May 16th, 2012
Mike Paranihi is a New Zealand-born director of a $US40 billion, 60,000-employee, US-based multi-national. He manages a global team, with responsibility for multi-million dollar international projects and customers. Nothing so special in that – Kiwis are doing high powered jobs all over the world. What is amazing is that Mike lives not in California (company HQ), not in London nor in an Asian hub. Mike lives in Auckland.
Yes. Mike is the ultimate remote worker. During the day he’s Director IS for Cisco Systems, using a high-tech mix of internet-based communication to lead a globally-distributed team. Then in the evenings and weekends he’s a Maori father of four, giving his children the kind of Kiwi kid lifestyle he and his wife had – and loved.
It all started in 2005 when Mike, then working for Cisco in London, decided he wanted to bring his family home. The company which – conveniently – specialises in networking, voice, and communications technology and services, was supportive, and Mike started to work out how he could use Cisco expertise and products to do his job from the other side of the world. It worked. Mike has continued a successful corporate career from New Zealand and was appointed a director in 2008. Best of all, he doesn’t spend half his life travelling – some grunty technology makes it possible to do the vast majority of his work with clients and his team via video links. (In fact, he lost his Gold status on Air New Zealand more than three years ago!)
Mike’s typical day starts at 5am or 6am (8am or 9am in San Jose) with a virtual meeting from his home office via high definition screen and camera. Once at work, there is web conferencing and video conferencing to connect with his team and clients. Cisco Auckland has three of the company’s 1000 or so international TelePresence conference suites. The biggest of the three is fitted out with exactly the same furnishings as the others worldwide (for continuity), and has three huge high-definition screens showing life-size pictures of participants. It brings virtual meetings as close as possible to the real thing, Mike says.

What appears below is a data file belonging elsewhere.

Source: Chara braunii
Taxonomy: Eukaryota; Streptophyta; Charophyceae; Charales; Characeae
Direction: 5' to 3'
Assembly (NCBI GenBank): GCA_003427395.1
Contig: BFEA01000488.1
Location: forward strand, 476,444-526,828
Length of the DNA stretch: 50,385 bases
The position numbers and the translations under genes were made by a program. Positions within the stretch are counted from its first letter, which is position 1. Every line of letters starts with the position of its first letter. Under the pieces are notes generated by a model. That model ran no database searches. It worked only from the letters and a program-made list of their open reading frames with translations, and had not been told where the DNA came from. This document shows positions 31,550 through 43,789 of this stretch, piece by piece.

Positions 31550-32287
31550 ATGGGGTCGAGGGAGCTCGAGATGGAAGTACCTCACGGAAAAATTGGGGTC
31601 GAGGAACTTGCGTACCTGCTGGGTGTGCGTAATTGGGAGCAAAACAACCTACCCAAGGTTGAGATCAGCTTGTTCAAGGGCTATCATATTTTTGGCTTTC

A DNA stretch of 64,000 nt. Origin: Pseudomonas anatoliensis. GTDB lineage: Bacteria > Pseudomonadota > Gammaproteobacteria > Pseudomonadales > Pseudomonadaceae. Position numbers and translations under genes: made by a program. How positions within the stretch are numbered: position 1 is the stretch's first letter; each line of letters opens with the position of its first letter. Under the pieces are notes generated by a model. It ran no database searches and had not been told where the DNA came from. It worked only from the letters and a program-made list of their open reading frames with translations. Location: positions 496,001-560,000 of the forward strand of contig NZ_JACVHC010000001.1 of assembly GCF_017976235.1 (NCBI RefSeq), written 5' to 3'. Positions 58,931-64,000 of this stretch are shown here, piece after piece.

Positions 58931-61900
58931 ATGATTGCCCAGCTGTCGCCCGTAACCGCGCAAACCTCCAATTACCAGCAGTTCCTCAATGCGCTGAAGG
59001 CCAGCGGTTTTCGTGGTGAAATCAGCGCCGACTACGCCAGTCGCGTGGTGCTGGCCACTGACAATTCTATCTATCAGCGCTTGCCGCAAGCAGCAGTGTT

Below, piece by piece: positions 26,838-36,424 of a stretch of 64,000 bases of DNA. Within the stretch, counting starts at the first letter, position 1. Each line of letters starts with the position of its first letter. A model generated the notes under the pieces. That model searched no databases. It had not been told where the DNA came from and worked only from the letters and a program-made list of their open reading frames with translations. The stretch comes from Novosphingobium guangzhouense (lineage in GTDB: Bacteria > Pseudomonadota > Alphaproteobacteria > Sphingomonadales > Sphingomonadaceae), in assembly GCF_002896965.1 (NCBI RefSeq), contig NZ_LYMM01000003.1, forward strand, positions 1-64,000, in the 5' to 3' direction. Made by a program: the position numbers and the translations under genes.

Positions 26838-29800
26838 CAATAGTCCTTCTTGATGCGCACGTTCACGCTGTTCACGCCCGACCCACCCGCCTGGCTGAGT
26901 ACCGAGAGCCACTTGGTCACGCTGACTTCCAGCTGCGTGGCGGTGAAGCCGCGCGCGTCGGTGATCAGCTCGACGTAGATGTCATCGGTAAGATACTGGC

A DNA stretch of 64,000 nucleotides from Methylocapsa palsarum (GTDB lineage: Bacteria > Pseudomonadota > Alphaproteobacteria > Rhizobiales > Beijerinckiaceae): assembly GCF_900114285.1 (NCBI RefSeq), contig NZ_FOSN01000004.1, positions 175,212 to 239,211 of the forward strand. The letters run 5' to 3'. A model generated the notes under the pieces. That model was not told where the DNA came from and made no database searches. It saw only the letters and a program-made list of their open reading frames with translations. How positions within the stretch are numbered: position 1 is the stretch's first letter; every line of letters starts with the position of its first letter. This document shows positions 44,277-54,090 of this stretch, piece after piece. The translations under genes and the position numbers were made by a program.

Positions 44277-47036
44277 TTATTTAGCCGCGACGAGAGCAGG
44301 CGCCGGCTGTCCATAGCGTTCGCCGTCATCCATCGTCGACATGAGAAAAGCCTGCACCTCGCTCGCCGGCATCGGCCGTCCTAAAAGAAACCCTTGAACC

“It works really well. I can see them talking to me and, let’s say they are telling me about a problem, I can tell from their body language if it’s a big or a small problem. Another example – I used to deal with a Vice President who was notorious for rolling his eyes if he found a presentation uninteresting. I always made sure I was working in front of a video so I could tell how he was taking it.”
Video is good for client presentations too, Mike says. Instead of flying people across the world, the company brings customers into a Cisco Telepresence unit and uses video links to connect them to the relevant top San Jose or globally-distributed team member.
Next step for New Zealand, says Mike, is Ultra-Fast Broadband. If the country as a whole wants to take advantage of the economic productivity gains Cisco gets from using its communications networks, our companies need access to fast fibre, he says. “I have friends who own or manage companies in New Zealand. Without Ultra-Fast Broadband, video conferencing just isn’t high quality enough yet, so they can’t see the benefits. UFB is going to be critical to allowing companies in the digital era to expand and grow and innovate. It will be the driver for productivity.”